Fireflies

The sliding door creaks open onto the back porch where we step, bare feet padding across the wooden planks.  He is turning off lights that spill outside from the house, and the warm navy-blue air closes around me when the last one is extinguished.  Summer is palpable on my skin – the humidity wraps each limb in thick velvet.  He points out into the clutch of trees, masses of leaves and bark that appear as great bulky shadows in the night beyond the reaches of the porch.  My eyes take a moment to adjust, and flecks of gold glitter start to appear at random intervals. Fireflies.

A summer storm rolls across Buena Vista, CO, July 2017.

A summer storm rolls across Buena Vista, CO, July 2017.

I inhale sharply at the flood of a memory from childhood, spinning around in my grandparents’ backyard in rural Ohio.  Firefly magic is no less enchanting now, 30 years later and humbled by the rush of decades. Their lights blink across the backyard and we stand quietly, nightcap in hand.  Our combined energies luxuriate in this darkness.  It was a long, tough winter for my head and heart, and I feel anxious to shed layers.  To let the wind and elements hit my skin and clear the air that surrounds me.

Growing up on Lake Michigan, summer always involved lots of sand. Grand Haven, MI, summer of 1990.

Growing up on Lake Michigan, summer always involved lots of sand. Grand Haven, MI, summer of 1990.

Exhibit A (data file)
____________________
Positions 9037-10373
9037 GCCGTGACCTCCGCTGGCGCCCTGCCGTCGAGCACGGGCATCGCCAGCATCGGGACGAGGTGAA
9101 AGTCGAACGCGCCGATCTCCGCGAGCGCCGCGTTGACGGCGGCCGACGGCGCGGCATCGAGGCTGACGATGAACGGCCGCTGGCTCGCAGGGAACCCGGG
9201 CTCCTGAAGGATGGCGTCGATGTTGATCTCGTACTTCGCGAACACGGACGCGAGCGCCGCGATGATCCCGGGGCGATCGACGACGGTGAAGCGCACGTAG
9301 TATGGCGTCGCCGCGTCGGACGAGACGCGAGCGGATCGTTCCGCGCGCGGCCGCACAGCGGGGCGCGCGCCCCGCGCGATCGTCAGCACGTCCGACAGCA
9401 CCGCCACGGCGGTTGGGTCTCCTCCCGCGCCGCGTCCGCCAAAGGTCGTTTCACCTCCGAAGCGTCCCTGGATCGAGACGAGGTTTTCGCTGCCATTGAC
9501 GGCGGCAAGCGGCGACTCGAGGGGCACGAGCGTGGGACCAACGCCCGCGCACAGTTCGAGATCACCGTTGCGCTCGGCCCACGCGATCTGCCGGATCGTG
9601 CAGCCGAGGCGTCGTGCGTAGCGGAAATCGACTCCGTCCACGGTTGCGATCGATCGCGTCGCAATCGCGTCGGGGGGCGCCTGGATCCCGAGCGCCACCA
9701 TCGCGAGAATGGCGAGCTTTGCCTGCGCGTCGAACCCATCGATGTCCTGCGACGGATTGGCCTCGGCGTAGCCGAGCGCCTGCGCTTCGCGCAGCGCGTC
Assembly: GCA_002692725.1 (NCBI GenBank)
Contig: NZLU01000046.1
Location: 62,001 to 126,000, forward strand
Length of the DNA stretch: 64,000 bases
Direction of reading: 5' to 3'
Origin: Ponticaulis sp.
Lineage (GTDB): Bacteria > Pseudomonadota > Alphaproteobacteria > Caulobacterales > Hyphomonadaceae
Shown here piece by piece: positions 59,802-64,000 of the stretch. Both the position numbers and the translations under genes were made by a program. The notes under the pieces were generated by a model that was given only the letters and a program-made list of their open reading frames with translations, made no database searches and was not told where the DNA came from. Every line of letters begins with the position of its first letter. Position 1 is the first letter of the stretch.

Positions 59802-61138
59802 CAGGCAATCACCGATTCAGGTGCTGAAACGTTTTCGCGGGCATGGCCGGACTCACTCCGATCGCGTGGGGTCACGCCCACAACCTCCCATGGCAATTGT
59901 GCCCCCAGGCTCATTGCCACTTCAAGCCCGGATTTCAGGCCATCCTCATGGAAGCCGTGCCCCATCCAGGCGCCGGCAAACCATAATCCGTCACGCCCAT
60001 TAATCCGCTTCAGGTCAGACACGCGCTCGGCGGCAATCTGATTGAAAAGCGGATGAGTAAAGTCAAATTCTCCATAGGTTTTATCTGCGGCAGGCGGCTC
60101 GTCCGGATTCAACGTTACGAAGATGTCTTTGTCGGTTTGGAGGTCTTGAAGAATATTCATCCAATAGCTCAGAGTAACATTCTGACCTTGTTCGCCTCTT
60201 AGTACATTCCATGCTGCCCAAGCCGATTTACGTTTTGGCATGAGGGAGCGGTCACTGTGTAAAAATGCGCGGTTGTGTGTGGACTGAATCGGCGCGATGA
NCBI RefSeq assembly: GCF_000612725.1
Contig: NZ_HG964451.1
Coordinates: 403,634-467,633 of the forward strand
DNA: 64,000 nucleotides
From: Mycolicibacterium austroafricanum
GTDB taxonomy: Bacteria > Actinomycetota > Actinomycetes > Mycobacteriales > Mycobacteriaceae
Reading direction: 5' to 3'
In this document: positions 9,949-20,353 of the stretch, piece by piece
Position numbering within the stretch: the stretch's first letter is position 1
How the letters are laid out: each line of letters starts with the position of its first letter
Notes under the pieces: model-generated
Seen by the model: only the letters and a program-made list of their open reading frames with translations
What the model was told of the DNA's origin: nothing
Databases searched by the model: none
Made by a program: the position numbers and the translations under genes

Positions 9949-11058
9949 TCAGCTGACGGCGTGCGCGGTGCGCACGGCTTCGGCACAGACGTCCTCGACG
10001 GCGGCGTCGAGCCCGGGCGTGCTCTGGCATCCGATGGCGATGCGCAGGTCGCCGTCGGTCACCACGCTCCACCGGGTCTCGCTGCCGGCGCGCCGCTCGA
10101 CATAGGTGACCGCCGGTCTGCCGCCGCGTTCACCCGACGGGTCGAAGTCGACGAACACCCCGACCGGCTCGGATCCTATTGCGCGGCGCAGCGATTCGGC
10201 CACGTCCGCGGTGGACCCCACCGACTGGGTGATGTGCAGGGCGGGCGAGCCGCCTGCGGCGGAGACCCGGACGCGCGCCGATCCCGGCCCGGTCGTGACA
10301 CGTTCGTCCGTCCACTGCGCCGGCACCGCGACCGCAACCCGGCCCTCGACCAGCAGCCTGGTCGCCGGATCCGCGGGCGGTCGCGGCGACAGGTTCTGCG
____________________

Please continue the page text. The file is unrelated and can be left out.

There is a sensory quality to the experience of summertime.  Certain inputs make us pause in our hurried tracks, our furious busy lives coming to a halt at the sharp smell of campfire smoke. The metallic buzz of cicadas.  The deep pink of sunset after a thunderstorm.  Petrichor – the heart-stopping smell of the earth when rain comes for the first time in a long while.  Petrichor. The earth exhales.  

The brilliant greens of summertime in the Wasatch Range, Park City, UT. June 2018.

The brilliant greens of summertime in the Wasatch Range, Park City, UT. June 2018.

Summer gives us the time and space we need to stretch our winter-worn limbs and let wildness sink back into our veins.  The longest days of the year encourage further voyage into the backcountry – there are forgotten dinnertimes, extended bedtimes. Sunset comes as a surprise when the days seem endless.  Night is but a wink of darkness before the next cup of coffee.  

Camping in the desert, Moab, UT. June 2018.

Camping in the desert, Moab, UT. June 2018.

The fireflies in the backyard come and go.  My eyes grow weary of the scan and I know it’s time to sleep.  I am at once restless and exhausted – so many miles to cover in summertime, while the earth is soft and welcomes my frantic footfall.  I am in pursuit of release.  It will come to me, across miles and months, perhaps under a flash of lightning, or the hazy wash of the Milky Way. The glow of fireflies is a start.  Summer is here.
 

Laraine Martin